16) Disable unneeded features
When was the last time you actually used the remote control for your MacBook? If you’re anything like me, you have played with it a few times, but have only gotten good use out of it once or twice. Therefore, why are we wasting battery power on the IR receiver when it goes unused 99.5% of the time? To disable the infrared receiver, open up System Preferences, select Security, and check the box next to “Disable remote infrared receiver”. This will result in the IR receiver being shut off, and also OS X will not be monitoring that port any longer. The result will be very small, but every bit helps.
17) Calibrate the battery once a month
Finally, if your battery is showing signs of shorter run times, you may want to calibrate the battery (Apple recommends once a month, but I would say once every three months would be fine, depending on your usage patterns). To calibrate the battery, follow these steps:
- Fully charge your MacBook/MacBook Pro.
- Once fully charged, leave it plugged in for at least another 2 hours.
- Remove the MagSafe power adapter, and use your computer until you get the battery level warning message.
- Ignore that message and keep working.
- Eventually the machine will go to sleep.
- Do NOT plug it in. Instead, let it sleep for at least 5 hours.
- After the time has passed, plug it back in, and let it fully charge.
- Once fully charged, your battery has been properly calibrated.
18) Turn off or reduce frequency of auto-saves
Many applications have the ability to auto-save your latest changes on a pre-set frequency. This is great for making sure you don’t lose data, but terrible for battery performance. If your data isn’t critical, consider either turning off or reducing the frequency of the auto-save feature. For example, TextEdit auto-saves every 30 seconds by default. If you are just taking notes using TextEdit, this is keeping your hard drive active much more than really needed, draining your battery life.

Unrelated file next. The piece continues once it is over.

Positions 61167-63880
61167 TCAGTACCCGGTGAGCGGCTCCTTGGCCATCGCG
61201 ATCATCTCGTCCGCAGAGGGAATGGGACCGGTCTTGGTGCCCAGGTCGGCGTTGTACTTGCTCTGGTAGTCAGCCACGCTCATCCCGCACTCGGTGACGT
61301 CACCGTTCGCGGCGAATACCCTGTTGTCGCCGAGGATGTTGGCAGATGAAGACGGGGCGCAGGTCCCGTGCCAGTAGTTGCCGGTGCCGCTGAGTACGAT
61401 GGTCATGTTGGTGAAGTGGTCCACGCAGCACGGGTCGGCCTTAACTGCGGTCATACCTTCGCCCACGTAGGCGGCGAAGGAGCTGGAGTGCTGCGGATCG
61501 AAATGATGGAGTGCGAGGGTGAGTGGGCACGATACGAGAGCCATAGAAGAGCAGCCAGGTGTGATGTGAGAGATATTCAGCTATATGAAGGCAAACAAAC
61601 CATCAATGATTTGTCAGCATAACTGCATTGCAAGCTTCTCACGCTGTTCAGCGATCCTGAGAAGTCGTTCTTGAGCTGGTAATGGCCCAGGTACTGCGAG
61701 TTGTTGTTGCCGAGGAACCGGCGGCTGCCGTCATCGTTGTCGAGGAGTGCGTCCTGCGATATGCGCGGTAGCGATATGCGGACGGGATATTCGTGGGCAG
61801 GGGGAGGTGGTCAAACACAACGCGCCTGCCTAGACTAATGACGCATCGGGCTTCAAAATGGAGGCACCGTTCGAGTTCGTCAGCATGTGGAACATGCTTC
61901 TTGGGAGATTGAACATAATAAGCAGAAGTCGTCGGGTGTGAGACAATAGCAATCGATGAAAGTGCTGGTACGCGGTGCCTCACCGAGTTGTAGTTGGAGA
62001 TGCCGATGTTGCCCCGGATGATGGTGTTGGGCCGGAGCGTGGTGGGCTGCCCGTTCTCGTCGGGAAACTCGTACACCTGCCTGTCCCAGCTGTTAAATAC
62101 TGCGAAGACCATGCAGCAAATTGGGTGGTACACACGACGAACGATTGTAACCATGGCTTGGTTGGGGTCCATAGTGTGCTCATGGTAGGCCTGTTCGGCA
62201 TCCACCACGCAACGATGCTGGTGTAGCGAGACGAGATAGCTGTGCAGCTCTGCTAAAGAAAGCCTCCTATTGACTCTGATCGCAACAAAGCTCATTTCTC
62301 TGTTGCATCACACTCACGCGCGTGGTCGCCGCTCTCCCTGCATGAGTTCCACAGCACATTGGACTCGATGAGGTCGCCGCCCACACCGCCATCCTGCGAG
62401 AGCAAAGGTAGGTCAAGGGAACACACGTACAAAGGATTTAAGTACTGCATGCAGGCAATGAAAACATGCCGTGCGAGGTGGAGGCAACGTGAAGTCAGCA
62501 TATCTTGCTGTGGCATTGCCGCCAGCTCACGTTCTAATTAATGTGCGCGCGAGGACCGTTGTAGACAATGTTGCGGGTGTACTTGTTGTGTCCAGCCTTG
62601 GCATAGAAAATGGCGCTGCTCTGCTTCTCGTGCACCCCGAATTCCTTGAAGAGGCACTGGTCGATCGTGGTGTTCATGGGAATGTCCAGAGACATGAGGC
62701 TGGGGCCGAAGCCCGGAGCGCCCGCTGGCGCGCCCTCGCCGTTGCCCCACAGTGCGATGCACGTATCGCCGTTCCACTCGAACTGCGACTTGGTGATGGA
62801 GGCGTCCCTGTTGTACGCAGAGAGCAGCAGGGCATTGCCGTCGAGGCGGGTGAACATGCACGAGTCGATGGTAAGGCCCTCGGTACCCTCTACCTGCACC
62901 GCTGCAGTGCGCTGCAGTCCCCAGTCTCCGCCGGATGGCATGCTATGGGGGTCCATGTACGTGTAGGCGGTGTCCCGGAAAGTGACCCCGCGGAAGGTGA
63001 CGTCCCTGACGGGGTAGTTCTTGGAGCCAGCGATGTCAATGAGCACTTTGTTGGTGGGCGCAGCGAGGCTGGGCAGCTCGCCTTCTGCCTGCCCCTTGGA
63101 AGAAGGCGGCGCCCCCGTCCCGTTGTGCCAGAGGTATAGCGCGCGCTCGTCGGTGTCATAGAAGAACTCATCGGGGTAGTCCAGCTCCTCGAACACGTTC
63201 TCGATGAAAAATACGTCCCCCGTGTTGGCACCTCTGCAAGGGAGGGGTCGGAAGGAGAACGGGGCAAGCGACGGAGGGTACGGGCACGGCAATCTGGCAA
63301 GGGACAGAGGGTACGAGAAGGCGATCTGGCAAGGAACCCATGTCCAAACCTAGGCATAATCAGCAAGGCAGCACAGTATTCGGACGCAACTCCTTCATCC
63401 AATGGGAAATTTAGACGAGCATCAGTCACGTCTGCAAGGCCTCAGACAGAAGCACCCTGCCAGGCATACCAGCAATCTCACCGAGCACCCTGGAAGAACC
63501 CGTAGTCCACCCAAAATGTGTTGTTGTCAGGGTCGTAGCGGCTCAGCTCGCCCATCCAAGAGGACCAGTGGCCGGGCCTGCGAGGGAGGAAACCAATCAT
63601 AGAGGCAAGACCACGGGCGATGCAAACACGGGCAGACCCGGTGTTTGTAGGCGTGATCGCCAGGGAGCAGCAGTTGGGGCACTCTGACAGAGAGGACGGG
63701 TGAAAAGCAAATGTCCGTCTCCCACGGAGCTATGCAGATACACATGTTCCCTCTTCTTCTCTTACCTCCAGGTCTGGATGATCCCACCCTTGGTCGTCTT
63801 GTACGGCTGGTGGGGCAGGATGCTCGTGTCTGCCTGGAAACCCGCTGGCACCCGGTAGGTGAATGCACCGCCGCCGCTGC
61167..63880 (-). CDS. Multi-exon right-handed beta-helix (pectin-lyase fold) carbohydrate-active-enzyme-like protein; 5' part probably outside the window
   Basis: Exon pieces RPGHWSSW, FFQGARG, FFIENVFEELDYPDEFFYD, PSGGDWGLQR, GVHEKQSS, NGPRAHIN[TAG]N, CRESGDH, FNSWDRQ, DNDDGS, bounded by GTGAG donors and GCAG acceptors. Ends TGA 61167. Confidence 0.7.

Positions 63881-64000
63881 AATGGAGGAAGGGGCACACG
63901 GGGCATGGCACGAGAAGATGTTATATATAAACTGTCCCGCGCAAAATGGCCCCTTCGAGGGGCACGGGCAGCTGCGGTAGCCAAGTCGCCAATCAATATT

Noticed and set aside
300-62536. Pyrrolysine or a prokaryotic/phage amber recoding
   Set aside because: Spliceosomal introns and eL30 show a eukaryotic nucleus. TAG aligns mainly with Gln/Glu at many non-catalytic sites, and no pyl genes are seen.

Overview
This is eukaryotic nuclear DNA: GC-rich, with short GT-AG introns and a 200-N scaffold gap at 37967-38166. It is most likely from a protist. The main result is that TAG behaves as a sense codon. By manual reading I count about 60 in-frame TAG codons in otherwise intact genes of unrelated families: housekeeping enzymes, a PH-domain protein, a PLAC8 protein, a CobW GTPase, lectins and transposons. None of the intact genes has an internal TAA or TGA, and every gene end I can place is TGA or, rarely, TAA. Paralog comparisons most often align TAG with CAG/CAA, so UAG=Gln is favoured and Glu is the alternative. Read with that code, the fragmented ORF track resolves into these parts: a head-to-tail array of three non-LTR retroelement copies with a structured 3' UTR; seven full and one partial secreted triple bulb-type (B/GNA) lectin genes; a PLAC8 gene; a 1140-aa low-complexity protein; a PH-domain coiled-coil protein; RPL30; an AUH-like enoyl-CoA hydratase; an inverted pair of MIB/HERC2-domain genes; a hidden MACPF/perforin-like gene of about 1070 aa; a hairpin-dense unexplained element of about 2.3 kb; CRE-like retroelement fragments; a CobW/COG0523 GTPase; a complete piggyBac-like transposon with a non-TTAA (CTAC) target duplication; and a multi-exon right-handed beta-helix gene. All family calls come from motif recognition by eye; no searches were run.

19) Use Safari or Firefox private mode browsing
Both Safari and Firefox have a feature called private browsing. This feature in intended to hide your browsing history, cookies, cache files, etc. when your browser session is ended. But you can also take advantage of this feature for battery life. When in private mode, the temp data is stored in memory rather than the hard drive, which is much more battery friendly.
20) Turn off auto-check for some or all email accounts
If you are like me, you have 8+ email accounts in Mail.app (or your favorite email application). However, many times a majority of those accounts don’t receive many emails (many once per day). If you need to keep your email client open, consider turning off auto-check for those accounts to reduce network and hard disk usage.Site design and original content ©1998-2009 by Mike Vande Ven Jr.
Mac, the Mac logo, Mac OS, the Apple logo, and other Apple product names are trademarks of Apple, Inc., registered in the U.S. and other countries. The Made on a Mac Badge is a trademark of Apple, Inc., used with permission.
Additional company names, company logos, product names, and product images may be trademarks or registered trademarks and are hereby acknowledged.
Arbitrary Quote: Only two things are infinite, the universe and human stupidity, and I’m not sure about the former – Albert Einsetin
Really ussefull tips to optimize your computer usage and battery life.